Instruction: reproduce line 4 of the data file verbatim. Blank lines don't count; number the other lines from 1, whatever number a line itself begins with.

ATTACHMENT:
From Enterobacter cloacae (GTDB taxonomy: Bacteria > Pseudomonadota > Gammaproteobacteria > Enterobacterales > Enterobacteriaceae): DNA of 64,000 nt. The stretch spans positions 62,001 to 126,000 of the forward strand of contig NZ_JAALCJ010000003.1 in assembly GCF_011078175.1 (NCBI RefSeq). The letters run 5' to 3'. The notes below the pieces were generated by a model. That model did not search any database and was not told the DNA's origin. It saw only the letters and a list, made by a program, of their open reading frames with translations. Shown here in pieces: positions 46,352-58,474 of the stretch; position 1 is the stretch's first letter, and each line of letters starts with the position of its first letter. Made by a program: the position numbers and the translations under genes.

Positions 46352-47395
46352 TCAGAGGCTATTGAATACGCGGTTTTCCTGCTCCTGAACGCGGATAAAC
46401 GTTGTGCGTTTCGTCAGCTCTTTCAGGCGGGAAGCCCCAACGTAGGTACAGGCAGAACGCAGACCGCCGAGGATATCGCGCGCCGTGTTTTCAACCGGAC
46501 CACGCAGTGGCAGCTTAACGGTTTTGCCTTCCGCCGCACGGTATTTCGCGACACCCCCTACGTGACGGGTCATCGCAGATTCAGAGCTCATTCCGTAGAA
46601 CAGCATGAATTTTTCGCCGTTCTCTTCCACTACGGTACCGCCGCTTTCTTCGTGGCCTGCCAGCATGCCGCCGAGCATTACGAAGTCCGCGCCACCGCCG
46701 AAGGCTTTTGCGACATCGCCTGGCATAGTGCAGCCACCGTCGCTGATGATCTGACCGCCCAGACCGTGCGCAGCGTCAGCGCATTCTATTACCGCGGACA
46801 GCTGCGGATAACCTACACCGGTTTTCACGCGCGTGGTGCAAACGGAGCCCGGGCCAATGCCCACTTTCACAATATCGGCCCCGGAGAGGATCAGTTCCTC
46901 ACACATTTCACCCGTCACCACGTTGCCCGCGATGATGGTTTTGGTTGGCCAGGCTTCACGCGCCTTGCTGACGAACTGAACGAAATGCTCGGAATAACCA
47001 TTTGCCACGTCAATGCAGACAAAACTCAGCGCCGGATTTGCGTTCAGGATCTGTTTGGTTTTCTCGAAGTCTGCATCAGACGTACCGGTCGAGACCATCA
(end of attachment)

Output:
46401 GTTGTGCGTTTCGTCAGCTCTTTCAGGCGGGAAGCCCCAACGTAGGTACAGGCAGAACGCAGACCGCCGAGGATATCGCGCGCCGTGTTTTCAACCGGAC